expensive chocolate + bean dip!

yum...Payard's kosher collection...

fancy french apple sauce - French Lau in London used to order these to remind her of home

Delis compote aux pommes: authentic fancy French apple sauce - French Lau, living in London, used to order these to remind her of home

I didn’t just shop for food … I took advantage of NY’s culinary and cultural variety.

I got into the city only 3 hours before sundown, wanted to catch a small photography exhibit at a Chelsea gallery, and needed to find food for shabbat for my sister and my friend. This is probably only possible in NY and a handful of cities. We went to the exhibit — photography of female Israeli soldiers and dancers in Russia (captured poignantly not in performance, but behind the scenes which is where, as Elvera, who I met when we were in a dance company together, and I know only too well, the real emotion is), met the artist (!), and managed to pick up Indian food just cross town in “Curry Hill” and get back to my friend’s apartment more or less in time for shabbat to begin. Only in NY!

Saturday afternoon, we ate Indian leftovers and then walked to The Jewish Museum to see their exhibit on Chagall and the Russian Theater which is only around for 2 more weeks. What made the exhibit really interesting was that Elvera is originally from the Ukraine and could give her own commentary about life and the theater (having trained in dance there) in the more modern Soviet Union, when it was still united.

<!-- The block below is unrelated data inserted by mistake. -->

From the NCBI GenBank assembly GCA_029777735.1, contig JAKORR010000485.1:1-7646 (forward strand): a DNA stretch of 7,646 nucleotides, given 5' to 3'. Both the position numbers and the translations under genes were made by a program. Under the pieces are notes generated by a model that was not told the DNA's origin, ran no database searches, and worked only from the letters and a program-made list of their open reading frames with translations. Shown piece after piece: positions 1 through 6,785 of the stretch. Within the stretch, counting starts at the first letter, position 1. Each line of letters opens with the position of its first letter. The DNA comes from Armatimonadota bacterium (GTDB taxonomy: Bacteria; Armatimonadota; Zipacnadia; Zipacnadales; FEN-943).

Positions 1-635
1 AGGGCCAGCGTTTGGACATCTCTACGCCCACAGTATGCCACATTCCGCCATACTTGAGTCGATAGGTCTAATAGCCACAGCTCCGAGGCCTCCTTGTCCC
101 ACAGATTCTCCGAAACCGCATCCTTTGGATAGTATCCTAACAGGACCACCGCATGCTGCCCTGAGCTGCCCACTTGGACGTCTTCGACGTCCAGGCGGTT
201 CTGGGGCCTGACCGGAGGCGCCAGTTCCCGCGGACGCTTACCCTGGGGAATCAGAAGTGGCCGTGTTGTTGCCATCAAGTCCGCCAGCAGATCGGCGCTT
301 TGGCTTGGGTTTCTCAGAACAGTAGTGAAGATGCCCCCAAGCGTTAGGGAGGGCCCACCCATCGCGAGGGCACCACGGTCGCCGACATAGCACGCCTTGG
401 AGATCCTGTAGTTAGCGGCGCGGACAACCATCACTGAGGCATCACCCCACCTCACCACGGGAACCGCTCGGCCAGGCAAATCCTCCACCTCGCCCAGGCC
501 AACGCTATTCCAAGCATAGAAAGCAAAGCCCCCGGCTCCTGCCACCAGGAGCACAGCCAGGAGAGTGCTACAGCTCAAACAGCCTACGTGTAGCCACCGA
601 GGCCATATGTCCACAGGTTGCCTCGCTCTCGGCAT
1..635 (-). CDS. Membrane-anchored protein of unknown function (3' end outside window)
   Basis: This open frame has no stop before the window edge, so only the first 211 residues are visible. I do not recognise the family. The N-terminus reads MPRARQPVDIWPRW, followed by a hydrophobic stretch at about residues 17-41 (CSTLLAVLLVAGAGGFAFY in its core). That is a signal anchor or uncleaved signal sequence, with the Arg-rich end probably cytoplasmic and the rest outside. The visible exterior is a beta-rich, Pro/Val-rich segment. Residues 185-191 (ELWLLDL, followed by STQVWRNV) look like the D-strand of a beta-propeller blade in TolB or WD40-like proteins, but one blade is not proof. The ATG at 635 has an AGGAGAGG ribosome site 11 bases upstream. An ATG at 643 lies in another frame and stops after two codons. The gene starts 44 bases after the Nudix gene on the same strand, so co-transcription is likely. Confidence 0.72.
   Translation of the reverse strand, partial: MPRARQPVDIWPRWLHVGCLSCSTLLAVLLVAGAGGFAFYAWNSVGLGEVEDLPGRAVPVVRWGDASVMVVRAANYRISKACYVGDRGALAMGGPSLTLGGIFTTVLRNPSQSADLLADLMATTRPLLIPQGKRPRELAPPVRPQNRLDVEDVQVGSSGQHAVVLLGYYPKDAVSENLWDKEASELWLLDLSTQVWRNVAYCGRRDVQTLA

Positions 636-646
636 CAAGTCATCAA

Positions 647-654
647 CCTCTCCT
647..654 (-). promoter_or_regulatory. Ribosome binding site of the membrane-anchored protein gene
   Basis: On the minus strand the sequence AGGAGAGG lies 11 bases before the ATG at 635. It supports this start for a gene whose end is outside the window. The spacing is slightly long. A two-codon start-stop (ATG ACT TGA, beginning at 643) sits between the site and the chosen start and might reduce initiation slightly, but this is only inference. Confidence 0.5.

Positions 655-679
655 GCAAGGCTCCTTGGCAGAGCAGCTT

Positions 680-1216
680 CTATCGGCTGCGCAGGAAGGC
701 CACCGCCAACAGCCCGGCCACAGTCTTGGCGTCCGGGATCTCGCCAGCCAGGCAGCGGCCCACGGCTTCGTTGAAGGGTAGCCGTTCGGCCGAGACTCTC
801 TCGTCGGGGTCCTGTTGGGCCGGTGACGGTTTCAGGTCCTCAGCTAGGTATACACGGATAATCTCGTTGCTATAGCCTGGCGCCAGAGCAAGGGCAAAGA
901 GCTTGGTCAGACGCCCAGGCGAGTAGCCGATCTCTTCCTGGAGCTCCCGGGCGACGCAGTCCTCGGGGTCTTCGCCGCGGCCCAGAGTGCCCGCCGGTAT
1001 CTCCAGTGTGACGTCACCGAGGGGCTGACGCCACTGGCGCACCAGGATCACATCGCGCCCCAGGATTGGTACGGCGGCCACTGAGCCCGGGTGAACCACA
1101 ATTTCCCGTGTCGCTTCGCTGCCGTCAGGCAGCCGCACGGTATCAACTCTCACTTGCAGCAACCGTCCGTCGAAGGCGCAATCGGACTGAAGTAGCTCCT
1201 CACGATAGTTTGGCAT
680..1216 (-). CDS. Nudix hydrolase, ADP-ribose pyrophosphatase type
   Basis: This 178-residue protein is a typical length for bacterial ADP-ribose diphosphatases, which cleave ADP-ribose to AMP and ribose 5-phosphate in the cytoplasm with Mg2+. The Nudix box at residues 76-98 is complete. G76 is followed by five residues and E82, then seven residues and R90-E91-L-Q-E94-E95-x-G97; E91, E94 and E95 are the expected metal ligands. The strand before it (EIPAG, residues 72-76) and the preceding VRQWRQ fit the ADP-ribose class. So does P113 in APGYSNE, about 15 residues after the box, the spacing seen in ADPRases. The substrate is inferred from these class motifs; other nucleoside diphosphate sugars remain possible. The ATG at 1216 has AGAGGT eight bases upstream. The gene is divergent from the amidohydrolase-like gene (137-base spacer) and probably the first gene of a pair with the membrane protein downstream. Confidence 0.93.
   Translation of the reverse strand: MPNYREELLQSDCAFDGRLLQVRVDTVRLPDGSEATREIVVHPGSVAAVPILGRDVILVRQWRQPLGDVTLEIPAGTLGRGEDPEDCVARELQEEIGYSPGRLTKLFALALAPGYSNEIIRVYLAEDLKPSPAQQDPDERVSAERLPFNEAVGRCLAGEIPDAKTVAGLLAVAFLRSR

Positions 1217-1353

And then in the evening, I went to a CityStep benefit held at the Alvin Ailey building. Right outside the room where our benefit was being held, there is a stunning mosaic of Judith Jamison (who, I might add, received an honorary Doctorate of Arts the same year I walked…) that I just can’t resist sharing with you.

mosaic of Judith Jamison at Ailey

mosaic of Judith Jamison at Ailey

I had Sunday brunch at Pain Quotidien with some of my international friends that I so sorely miss. And interestingly enough, a guy wearing a yarmulke was eating in there too…Romy and Thierry wouldn’t let me take a picture of him eating his baguette and butter. And I wasn’t in the mood to approach him to start a discussion. Clearly we both subscribe to the “traditional French (and Belgian) baguettes are kosher; check that they are made on a floured (not greased) baking sheet/stone” rule and believe that this rule does not only apply to France (Belgium) … <ignoring the fact that I have become a bit more lax about eating out>.

After strolling through the MoMA and seeing some classics that I’m embarrassed to say I had never seen before in person, I was treated (and I mean treated!) to one of my favorite meat places for an early dinner. It has been so long since I’ve eaten meat out in a restaurant — and especially red meat — that I truly savored each bite of my Wolf&Lamb ribeye  burger with grilled onions. This was no meagre hamburger. This was the kind of burger that melts into the bun. No ketchup required. I couldn’t decide whether to eat it with my hands or a knife and fork. So, I alternated between hands and cutlery. It may not have been pretty, but it tasted pretty great. And the company, my dear friend MD, made it all the better. And thanks for the help with the picture — otherwise it would have been all bun!

Wolf&Lamb ribeye burger